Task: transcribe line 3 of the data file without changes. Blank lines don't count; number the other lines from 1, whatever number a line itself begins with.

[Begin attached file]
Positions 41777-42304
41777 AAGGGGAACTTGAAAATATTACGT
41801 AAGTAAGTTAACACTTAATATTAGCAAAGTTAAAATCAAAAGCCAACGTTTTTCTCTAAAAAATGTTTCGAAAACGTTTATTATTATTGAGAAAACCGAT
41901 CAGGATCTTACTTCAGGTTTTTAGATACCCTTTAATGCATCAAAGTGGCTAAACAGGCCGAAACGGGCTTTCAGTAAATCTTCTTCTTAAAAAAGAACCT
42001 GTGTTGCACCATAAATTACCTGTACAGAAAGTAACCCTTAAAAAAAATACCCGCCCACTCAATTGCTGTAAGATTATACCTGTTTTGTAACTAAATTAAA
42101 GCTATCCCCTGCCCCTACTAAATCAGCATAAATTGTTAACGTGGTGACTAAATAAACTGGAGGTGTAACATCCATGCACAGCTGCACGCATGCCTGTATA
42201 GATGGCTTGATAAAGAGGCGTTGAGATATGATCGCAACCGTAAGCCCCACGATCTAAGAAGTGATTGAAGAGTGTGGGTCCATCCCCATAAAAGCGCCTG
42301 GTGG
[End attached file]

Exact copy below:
41801 AAGTAAGTTAACACTTAATATTAGCAAAGTTAAAATCAAAAGCCAACGTTTTTCTCTAAAAAATGTTTCGAAAACGTTTATTATTATTGAGAAAACCGAT